Original Research

Isolation typology through accessibility measures considering rurality and armed conflict. A case study in Caldas, Colombia

AUTHORS

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Santiago Cardona1
MSc, Researcher *

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Diego Alexander Escobar García2
PhD, Assistant Professor, Director

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Jorge A Montoya3
PhD, Researcher

AFFILIATIONS

1, 2, 3 Grupo de Invetigación en Movilidad Sostenible (GIMS), Departamento de Ingeniería Civil, Facultad de Ingeniería y Arquitectura, Universidad Nacional de Colombia, Sede Manizales, Campus La Nubia, Manizales, 170003, Colombia

ACCEPTED: 2 August 2021


early abstract:

Introduction: Colombia's rural areas have suffered from government neglect accentuating their isolation in terms of geography and basic needs. These were some of the main reasons for the guerrillas to initiate an armed conflict in the middle of the last century, trying to expand their forces and control through the rural and remote areas of the country. In this sense, it is necessary to construct new categories of rurality in Colombia considering the armed conflict and the typology of isolation as variables that help policymakers and planners to make better decisions.
Methods: Based on 27 municipalities in the department of Caldas in Colombia, three accessibility measures were assessed to define isolated areas: geographical accessibility, and access to health facilities and higher education. Health facilities were measured in three scenarios according to the flow of health care defined by the government. Higher education scenarios were defined according to Ministry of Education levels. Travel time was used as an attribute to calculate the isolation index of municipalities and was calculated using the Google Maps distance matrix API using Python 3.7. As a measure of accessibility, a travel time limit was defined to delimit isolated areas. This variable was then added to the categories of rurality and armed conflict to produce the isolation typology by municipality.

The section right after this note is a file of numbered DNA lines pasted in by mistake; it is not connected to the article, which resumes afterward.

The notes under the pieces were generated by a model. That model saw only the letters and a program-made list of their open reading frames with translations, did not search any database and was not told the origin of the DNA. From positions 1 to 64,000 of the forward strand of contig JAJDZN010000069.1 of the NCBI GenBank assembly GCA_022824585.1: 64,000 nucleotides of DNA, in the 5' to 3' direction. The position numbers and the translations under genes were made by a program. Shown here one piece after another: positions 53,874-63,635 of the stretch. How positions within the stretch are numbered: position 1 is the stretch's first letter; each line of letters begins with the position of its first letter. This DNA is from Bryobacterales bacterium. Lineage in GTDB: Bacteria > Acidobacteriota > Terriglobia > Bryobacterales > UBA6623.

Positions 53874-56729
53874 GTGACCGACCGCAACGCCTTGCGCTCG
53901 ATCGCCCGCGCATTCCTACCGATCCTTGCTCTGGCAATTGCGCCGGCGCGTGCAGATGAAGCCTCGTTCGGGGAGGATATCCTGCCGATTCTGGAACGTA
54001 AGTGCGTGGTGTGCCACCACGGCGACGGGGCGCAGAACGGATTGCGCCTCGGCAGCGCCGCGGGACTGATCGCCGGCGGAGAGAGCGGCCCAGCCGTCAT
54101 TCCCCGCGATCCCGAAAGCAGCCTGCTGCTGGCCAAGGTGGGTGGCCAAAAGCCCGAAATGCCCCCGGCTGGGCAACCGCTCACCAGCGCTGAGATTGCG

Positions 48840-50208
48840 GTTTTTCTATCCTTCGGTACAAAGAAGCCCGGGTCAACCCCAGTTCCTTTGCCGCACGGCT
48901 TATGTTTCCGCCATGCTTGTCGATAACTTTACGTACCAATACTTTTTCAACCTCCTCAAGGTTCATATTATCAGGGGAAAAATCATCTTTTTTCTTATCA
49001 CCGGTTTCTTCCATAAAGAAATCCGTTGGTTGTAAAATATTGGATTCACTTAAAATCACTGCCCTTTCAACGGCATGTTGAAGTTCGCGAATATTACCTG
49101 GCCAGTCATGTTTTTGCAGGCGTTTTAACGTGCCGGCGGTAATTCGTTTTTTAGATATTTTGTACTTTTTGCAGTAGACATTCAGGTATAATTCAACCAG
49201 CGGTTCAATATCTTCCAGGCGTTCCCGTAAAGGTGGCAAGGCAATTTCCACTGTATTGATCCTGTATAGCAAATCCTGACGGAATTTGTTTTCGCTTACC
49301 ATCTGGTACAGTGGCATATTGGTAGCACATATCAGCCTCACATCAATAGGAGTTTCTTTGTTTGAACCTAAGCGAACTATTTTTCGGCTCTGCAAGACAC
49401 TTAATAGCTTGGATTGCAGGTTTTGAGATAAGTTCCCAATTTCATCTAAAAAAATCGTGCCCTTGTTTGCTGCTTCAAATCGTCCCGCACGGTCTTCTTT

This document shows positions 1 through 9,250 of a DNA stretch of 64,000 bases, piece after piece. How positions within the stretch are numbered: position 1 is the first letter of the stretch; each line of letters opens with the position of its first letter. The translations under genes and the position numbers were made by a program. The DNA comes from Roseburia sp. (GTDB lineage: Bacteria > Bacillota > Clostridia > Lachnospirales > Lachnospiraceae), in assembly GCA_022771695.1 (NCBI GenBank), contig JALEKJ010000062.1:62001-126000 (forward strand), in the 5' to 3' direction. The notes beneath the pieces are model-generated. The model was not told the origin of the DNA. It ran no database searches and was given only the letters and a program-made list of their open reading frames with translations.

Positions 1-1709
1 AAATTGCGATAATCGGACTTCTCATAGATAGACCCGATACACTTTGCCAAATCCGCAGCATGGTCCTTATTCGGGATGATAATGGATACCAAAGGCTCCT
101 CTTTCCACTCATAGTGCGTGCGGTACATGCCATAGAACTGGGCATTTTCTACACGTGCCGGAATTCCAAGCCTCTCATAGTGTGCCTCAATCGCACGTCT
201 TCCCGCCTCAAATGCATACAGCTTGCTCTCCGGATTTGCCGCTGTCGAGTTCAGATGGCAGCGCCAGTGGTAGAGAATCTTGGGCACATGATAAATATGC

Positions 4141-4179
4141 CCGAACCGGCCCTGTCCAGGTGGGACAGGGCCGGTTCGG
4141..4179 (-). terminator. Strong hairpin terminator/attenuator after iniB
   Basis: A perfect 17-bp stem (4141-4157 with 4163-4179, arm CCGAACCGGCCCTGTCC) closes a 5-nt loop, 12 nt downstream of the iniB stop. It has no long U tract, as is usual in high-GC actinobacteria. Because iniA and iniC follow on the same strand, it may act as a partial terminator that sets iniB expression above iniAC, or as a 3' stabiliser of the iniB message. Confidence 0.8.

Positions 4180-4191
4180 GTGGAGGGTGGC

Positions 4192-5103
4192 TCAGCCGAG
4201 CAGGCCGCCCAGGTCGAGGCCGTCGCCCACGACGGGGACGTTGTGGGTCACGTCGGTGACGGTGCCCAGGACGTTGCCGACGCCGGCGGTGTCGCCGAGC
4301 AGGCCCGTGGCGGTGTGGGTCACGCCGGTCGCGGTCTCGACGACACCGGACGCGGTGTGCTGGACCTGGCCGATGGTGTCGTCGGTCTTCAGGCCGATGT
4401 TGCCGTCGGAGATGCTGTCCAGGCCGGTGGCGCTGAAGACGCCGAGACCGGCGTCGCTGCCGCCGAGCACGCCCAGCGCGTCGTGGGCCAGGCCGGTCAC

Results: A strong correlation was found between all variables. Considering geographical accessibility, 20.3% of Caldas population is isolated. Moreover, the isolated population rises from 12.2% at the first level of health care to 43.2% of the population at the third level. On the other hand, 39.5% of the inhabitants are far from universities. Moreover, the municipalities highly affected by the armed conflict are more isolated in terms of travel time to health care and higher education facilities than those that were not affected.
Conclusions: The isolation typology complements the Colombian rurality categories and can help governments make decisions about investments in road infrastructure, health, and education. In addition, some non-rural municipalities were found to be isolated, showing low accessibility to health and higher education, and the government should pay more attention to these areas. On the other hand, the government's neglect of municipalities highly affected by the armed conflict is shown by their continued isolation rates. The government should invest more and better in these areas taking into account this method of decision-making. In terms of health, the typology of isolation could help the government to better plan care pathways for patients with different complexities. In addition, it could help determine the investment for upgrading an existing hospital or building a new one taking into account underserved areas. In terms of higher education, the isolation typology could help to understand where the community is underserved and initiate investment policies to improve access to higher education for its population.